By the way – I’m not unaware of the problems with bike share programs. Of course there are problems.
Paris, which has the largest bike share system in the world (with 20,000 bicycles and over 1,600 stations), experienced a lot of bike theft and vandalism in that first year. There were mechanical and software problems with some of the stations. There were logistical problems with high demand in some areas leaving potential riders without bikes and low demand in other areas leaving bikes idle for long periods of time. As these issues came up, the Paris system made changes and adjustments in light of what they were learning. The system is improving all the time and the program is now expanding to meet growing demand from more outlying areas.
The experience of the Paris program is helping other cities anticipate, prevent and address similar issues in their systems. Of course, no single solution is going to fit every location but with so much information being shared and made available among the systems, it means problems are tackled faster and more effectively over time.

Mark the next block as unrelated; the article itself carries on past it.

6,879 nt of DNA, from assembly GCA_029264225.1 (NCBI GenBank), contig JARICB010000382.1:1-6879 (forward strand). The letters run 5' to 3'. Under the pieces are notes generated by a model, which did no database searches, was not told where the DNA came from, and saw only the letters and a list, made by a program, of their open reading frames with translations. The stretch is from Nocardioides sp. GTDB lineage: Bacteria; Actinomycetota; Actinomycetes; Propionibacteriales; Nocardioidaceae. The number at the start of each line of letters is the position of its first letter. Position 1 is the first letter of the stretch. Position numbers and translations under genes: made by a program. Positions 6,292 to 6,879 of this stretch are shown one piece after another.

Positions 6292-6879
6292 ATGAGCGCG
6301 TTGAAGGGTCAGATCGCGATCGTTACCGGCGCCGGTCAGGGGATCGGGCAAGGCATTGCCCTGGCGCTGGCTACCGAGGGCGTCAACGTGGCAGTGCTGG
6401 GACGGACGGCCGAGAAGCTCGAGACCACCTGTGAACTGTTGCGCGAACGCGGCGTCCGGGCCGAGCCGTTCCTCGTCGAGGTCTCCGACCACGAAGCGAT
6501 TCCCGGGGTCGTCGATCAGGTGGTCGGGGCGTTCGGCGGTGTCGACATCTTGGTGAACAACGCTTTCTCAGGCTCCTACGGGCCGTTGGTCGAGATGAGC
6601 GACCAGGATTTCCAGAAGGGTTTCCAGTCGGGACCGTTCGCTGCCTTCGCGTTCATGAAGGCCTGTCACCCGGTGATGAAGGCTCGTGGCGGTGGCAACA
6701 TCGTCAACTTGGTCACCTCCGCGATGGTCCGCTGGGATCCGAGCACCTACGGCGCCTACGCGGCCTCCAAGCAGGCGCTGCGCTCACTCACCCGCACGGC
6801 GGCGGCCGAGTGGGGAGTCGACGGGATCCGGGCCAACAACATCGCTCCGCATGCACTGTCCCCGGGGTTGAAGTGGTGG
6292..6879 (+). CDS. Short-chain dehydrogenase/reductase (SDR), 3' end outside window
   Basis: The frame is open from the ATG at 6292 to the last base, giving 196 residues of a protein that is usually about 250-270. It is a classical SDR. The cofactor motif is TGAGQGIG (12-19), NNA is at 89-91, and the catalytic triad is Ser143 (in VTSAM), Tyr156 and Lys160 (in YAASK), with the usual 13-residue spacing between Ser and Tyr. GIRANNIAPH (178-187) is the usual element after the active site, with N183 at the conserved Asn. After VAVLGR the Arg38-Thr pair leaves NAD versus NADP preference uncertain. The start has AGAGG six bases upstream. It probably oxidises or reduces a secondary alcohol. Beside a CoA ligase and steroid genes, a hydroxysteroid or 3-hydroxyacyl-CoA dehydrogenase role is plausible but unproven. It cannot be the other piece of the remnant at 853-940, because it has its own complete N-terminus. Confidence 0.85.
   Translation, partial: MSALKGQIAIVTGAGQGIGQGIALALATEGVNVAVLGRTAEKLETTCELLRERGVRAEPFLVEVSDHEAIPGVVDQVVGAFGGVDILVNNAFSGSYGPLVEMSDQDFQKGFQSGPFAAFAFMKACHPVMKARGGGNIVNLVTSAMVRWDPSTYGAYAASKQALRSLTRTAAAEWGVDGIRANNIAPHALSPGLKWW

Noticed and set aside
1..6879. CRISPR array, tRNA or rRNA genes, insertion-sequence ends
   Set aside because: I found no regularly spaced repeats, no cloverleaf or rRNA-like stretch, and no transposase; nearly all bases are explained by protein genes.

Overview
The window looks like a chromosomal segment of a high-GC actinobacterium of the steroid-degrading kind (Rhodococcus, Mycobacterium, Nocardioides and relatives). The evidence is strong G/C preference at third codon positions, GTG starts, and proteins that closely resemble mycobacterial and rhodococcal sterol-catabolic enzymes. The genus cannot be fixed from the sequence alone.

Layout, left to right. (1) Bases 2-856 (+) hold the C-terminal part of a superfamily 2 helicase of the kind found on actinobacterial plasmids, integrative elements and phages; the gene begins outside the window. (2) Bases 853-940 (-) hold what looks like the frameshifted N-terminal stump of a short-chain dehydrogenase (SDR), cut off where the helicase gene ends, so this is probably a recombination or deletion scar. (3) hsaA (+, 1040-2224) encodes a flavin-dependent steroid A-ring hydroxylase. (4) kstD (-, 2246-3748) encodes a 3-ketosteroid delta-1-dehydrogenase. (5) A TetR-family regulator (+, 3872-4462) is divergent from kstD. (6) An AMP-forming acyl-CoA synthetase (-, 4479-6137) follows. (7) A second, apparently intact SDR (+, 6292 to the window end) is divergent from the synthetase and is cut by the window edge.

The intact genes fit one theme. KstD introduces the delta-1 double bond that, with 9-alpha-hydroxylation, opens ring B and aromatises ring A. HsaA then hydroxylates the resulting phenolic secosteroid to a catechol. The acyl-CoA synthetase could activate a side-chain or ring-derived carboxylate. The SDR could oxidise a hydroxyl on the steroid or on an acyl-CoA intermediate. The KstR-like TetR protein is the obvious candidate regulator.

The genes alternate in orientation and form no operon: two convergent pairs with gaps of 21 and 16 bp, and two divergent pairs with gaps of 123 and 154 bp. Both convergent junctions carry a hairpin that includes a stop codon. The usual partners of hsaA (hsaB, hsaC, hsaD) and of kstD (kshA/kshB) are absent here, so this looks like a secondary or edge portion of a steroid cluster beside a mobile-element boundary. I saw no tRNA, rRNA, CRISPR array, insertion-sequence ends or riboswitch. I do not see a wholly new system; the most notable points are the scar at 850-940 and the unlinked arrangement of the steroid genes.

There is also valuable insight gained from success – such as the success of the Bixi system in Montreal, one of the most popular bike shares in the world. It’s also the system many of the latest bike shares are based on including programs in London, Boston, Melbourne, and Minneapolis. Bixi launched in May ’09 with 3,000 bicycles and 300 stations. The system was ready for a major expansion only a month later and in June ‘09, they added 2000 more bikes and 100 new stations. By Oct ‘09, the system had been used over one million times. Like the Paris program, Bixi had problems with vandalism and theft right after launch. This time it was the stations and racks that were destroyed to get at the bikes more than damage to the bikes themselves. New designs were developed and once they were implemented, that sort of damage decreased dramatically.
So, let’s sum up. Bikes are a great alternative mode of transport for short to medium trips within a dense target area. They are cheaper than cars, cleaner than cars and bike share programs like the Barclays Cycle Hire make these two-wheeled wonders accessible to more people than ever before.
Bike share programs are growing in popularity and expanding all over the world. Are there problems and growing pains? Yes. Does that mean they shouldn’t be tried? No. It means you look at what has happened elsewhere and learn from that experience. As London has done and is doing.
New York needs to stop dithering about bike share and actually do something about it. Just try something and see if it works. If it doesn’t, try something else. I’m tired of hearing that we can’t afford the luxury of getting it wrong. Talk about short-sighted. You know what we can’t afford? We can’t afford to wait for perfect. Will the new London bike share program be perfect? No. But at least you all have the courage and wisdom to try.